HUDSON — City officials are looking to expand the skate park by about 2,500 square feet as part of a planned renovation of the entire site.

Council previously authorized spending $250,000 to renovate the park structures and pad at Veterans Way Park that have been in place for 15 years.

City manager Jane Howington said skateboarders visited council and the park board several months ago recommending the city either expand the 7,500-square-foot park or remove some equipment to create more space. Council asked city staff and park board members to meet with the skateboarders and discuss ideas with them.

As a result, the park board is requesting $75,000 more in funding to enlarge the footprint of the proposed skate park renovation by 2,500 square feet. According to Hudson Park Board Chairman Keith Smith, the overall cost to enlarge the park is $125,000, but a $50,000 voluntary donation from Vans Shoe Co. will bring the city’s expense down to $75,000.

The legislation to request the additional money had a first reading at the council meeting on June 18.

Smith said that without the renovation, the park would have to be closed next year due to safety concerns.

“The skate park in its current condition ... is being held together with bubble gum and hockey tape,” said Smith. “It’s on its last year of use. Our parks department staff has done an exceptional job taking that equipment past its usable life. ... It’s our opportunity now to take a look at that skate park and make something great.”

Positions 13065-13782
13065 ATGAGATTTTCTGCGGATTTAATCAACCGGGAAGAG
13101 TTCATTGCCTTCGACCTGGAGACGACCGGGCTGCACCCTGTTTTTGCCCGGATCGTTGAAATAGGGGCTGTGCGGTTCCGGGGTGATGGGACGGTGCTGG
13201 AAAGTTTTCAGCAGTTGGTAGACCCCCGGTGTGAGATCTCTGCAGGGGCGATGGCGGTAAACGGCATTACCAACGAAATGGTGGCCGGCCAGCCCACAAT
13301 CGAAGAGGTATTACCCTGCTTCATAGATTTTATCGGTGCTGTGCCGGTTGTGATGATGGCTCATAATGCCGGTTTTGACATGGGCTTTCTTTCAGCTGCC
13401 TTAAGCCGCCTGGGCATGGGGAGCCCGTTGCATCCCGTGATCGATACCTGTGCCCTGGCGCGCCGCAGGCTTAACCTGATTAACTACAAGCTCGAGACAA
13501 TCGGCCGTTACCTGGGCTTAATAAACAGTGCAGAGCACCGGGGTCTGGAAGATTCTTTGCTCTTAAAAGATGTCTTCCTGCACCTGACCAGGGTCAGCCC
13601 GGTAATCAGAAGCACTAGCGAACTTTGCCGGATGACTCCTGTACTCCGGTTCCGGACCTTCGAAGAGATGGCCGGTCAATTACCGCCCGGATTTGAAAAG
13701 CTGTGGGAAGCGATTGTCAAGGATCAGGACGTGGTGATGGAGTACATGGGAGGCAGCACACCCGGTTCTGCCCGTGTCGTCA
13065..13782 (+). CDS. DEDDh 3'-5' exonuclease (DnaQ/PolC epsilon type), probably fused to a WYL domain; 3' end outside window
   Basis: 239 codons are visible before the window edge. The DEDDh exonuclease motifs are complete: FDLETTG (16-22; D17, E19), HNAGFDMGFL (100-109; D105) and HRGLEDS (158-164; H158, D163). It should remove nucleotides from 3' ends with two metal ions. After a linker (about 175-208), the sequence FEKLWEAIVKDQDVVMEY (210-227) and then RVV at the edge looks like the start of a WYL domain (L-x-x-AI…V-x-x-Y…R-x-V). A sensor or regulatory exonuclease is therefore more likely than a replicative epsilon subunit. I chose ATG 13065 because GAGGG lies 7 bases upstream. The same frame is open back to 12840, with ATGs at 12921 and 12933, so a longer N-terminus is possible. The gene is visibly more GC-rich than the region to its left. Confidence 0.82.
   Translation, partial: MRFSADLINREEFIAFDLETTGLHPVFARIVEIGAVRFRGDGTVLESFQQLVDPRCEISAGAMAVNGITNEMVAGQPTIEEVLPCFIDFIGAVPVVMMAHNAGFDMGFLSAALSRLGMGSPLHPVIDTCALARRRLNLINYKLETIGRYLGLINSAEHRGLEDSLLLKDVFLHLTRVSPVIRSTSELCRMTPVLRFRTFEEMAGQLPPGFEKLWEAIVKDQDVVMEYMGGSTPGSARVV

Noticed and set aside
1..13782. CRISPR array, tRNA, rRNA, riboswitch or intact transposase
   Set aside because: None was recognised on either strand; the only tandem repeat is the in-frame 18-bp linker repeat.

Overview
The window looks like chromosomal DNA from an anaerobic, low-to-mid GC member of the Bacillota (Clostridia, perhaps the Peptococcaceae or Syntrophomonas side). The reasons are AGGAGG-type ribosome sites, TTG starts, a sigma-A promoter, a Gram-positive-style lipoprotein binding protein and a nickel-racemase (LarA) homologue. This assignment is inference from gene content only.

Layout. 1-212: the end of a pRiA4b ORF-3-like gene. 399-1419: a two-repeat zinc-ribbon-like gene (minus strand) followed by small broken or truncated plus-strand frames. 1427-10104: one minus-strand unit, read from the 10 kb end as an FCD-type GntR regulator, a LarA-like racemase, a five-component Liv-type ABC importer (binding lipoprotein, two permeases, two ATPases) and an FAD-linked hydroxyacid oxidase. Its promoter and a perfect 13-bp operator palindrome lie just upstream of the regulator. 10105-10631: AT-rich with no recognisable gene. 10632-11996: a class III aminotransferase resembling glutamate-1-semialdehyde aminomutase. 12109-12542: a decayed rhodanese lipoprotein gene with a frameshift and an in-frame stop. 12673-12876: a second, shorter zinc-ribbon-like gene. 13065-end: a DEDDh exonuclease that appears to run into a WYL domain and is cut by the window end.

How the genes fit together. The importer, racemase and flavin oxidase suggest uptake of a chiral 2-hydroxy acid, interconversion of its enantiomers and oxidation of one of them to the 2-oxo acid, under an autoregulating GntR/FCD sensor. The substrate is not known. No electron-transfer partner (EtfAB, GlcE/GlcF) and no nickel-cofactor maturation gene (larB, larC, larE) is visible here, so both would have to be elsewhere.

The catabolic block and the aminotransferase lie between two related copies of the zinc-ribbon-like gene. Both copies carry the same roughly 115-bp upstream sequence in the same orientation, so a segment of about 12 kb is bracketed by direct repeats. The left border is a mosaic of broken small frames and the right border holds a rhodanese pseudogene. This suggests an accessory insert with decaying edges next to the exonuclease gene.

Smith said the life expectancy of the new equipment will be 20 years; the current equipment’s life expectancy was 10 years.

Council President Bill Wooldredge said the money being handled by the park board can only be used for park system expenses. A portion of the city’s income tax collection is allocated to the parks.

″[That money] cannot be used for fixing roads,” said Wooldredge.

Smith said 26 people visited a park board meeting earlier this year to talk about the planned renovation of the skate park. He estimated 15 to 18 of those visitors were from out-of-town and some drove two to three hours to attend the meeting.

“That’s never happened, not once, since I’ve been involved with the parks...said Smith. "...The passion in the room was amazing. We had people from 8 years old to people 56 years old, who have been skateboarding the better part of their lives.”

Smith said when he visited the skate park earlier this month, there were 22 people ranging in age from about 8 to 18 using the facility. He said only about five or six could use the skating area at any one time because “it’s too small.”

Council member Lisa Radigan said skate boarding will be an Olympic sport next year, which means she anticipates the level of participation will expand in upcoming years.

City Council in December 2018 approved a $25,865 contract with Grindline for design services for the project.

Jody Roberts, the city’s communications manager, said the construction project still needs to be bid, and does not have a time table on when that will happen.

Council is now on its summer break and will next meet on July 9 at 7:30 p.m. in Town Hall, 27 E. Main St.

 

Reporter Phil Keren can be reached at 330-541-9421, pkeren@recordpub.com, or on Twitter at @keren_phil.